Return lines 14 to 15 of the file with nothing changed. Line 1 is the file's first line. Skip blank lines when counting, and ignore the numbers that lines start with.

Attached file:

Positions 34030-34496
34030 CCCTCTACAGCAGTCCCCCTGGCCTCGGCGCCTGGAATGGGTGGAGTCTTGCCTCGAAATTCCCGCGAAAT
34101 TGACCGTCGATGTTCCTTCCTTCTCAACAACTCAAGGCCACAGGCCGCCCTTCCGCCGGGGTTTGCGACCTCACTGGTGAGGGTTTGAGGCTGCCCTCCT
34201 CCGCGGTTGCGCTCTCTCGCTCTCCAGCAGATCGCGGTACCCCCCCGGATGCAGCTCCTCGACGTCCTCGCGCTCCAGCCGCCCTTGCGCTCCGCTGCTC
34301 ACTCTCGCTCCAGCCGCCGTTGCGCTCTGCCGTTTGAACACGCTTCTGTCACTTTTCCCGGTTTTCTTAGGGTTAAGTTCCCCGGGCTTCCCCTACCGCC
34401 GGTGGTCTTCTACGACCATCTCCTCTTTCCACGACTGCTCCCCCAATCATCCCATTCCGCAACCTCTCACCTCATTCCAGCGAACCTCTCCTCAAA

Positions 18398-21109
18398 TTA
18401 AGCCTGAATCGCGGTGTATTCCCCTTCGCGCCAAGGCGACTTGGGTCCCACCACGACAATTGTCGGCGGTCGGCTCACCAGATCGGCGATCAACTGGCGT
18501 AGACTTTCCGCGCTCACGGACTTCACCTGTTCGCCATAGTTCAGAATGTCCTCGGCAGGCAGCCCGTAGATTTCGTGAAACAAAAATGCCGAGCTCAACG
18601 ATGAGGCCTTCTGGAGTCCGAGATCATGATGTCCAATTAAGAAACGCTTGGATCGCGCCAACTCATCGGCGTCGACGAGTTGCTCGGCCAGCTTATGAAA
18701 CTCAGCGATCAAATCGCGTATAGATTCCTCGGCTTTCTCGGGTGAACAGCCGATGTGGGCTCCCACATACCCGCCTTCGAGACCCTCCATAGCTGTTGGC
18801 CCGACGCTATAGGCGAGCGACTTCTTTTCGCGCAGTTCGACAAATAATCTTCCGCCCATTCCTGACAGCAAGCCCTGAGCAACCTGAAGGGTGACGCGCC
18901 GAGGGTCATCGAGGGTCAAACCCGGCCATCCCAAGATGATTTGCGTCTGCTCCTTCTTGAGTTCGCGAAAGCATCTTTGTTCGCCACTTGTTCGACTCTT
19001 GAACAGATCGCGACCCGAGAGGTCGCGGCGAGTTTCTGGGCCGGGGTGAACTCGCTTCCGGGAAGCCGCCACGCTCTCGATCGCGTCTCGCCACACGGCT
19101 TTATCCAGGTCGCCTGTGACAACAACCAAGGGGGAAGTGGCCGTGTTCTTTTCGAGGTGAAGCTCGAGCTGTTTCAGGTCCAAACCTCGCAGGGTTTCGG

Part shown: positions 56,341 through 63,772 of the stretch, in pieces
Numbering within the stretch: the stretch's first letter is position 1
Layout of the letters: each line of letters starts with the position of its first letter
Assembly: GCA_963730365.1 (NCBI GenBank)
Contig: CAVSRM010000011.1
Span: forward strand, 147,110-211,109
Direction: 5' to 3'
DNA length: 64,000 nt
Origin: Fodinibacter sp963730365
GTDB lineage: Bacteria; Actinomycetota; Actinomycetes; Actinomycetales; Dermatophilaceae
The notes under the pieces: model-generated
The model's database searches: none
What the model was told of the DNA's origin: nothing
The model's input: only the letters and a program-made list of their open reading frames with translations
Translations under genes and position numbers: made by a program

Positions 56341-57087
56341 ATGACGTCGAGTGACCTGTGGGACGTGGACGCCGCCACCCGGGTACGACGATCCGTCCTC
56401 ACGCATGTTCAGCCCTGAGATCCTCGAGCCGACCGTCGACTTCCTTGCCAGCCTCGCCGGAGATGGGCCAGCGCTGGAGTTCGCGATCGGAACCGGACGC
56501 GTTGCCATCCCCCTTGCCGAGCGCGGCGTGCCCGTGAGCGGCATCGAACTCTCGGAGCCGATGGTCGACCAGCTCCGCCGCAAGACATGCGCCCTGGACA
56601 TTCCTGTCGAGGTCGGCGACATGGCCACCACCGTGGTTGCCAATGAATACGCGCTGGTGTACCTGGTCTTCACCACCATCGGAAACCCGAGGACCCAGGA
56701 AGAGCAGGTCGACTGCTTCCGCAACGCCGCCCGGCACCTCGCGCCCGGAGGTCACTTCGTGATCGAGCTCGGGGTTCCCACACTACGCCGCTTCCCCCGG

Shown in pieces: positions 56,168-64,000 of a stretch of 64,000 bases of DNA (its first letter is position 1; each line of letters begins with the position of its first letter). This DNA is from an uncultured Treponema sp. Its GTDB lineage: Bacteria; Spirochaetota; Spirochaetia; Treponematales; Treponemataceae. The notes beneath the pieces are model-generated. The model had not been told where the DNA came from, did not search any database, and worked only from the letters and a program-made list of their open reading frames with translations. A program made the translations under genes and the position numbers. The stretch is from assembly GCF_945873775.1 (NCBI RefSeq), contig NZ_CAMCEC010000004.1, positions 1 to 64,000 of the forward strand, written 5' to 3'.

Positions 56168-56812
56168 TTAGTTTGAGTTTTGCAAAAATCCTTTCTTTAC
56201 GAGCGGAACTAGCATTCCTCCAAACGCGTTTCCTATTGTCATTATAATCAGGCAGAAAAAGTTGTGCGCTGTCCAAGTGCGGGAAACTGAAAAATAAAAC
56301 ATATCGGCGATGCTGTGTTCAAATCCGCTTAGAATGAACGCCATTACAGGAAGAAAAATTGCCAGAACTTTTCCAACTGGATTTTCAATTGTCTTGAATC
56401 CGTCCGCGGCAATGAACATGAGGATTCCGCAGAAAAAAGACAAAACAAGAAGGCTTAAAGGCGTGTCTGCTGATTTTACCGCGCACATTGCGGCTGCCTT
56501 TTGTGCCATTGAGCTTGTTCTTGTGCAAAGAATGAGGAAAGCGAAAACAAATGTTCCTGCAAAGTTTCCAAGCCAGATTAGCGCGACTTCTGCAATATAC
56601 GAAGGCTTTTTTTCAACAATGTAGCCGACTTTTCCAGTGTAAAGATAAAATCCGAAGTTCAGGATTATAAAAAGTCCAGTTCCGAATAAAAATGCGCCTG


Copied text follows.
18901 GAGGGTCATCGAGGGTCAAACCCGGCCATCCCAAGATGATTTGCGTCTGCTCCTTCTTGAGTTCGCGAAAGCATCTTTGTTCGCCACTTGTTCGACTCTT
19001 GAACAGATCGCGACCCGAGAGGTCGCGGCGAGTTTCTGGGCCGGGGTGAACTCGCTTCCGGGAAGCCGCCACGCTCTCGATCGCGTCTCGCCACACGGCT